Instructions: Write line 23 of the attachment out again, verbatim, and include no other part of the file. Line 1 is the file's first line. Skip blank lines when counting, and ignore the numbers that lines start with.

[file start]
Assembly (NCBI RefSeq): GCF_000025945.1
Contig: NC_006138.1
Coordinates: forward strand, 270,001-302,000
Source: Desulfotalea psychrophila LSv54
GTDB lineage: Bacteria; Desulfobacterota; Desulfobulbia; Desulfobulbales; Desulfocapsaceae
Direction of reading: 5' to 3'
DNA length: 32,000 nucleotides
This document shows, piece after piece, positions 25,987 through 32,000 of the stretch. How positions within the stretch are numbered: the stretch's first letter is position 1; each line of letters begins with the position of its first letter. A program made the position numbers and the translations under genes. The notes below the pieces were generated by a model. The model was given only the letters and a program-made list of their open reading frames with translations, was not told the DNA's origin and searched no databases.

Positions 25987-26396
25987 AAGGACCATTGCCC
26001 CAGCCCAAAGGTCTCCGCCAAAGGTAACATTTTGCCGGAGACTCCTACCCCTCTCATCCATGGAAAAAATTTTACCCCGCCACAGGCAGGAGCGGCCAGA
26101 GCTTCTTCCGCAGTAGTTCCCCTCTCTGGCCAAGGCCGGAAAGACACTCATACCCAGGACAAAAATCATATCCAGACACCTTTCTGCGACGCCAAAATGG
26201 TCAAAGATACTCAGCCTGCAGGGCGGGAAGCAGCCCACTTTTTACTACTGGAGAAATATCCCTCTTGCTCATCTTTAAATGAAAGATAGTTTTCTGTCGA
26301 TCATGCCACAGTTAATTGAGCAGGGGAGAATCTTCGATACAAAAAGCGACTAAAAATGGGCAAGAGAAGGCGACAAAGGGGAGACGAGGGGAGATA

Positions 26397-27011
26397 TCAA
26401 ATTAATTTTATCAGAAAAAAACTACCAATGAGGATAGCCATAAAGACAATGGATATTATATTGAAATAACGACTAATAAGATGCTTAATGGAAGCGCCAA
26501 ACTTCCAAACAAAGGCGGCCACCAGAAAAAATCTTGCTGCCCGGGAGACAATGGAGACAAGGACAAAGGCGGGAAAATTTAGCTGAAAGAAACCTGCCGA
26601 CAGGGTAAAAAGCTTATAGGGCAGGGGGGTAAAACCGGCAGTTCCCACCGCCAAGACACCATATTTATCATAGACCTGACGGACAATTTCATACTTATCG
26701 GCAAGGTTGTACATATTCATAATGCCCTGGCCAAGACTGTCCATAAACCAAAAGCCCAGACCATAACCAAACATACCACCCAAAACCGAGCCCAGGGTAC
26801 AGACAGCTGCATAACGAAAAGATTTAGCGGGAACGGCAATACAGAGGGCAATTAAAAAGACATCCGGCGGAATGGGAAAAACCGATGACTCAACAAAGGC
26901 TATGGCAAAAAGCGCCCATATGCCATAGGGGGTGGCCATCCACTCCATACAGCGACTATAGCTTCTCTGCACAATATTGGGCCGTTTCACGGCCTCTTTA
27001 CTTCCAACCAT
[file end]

27001 CTTCCAACCAT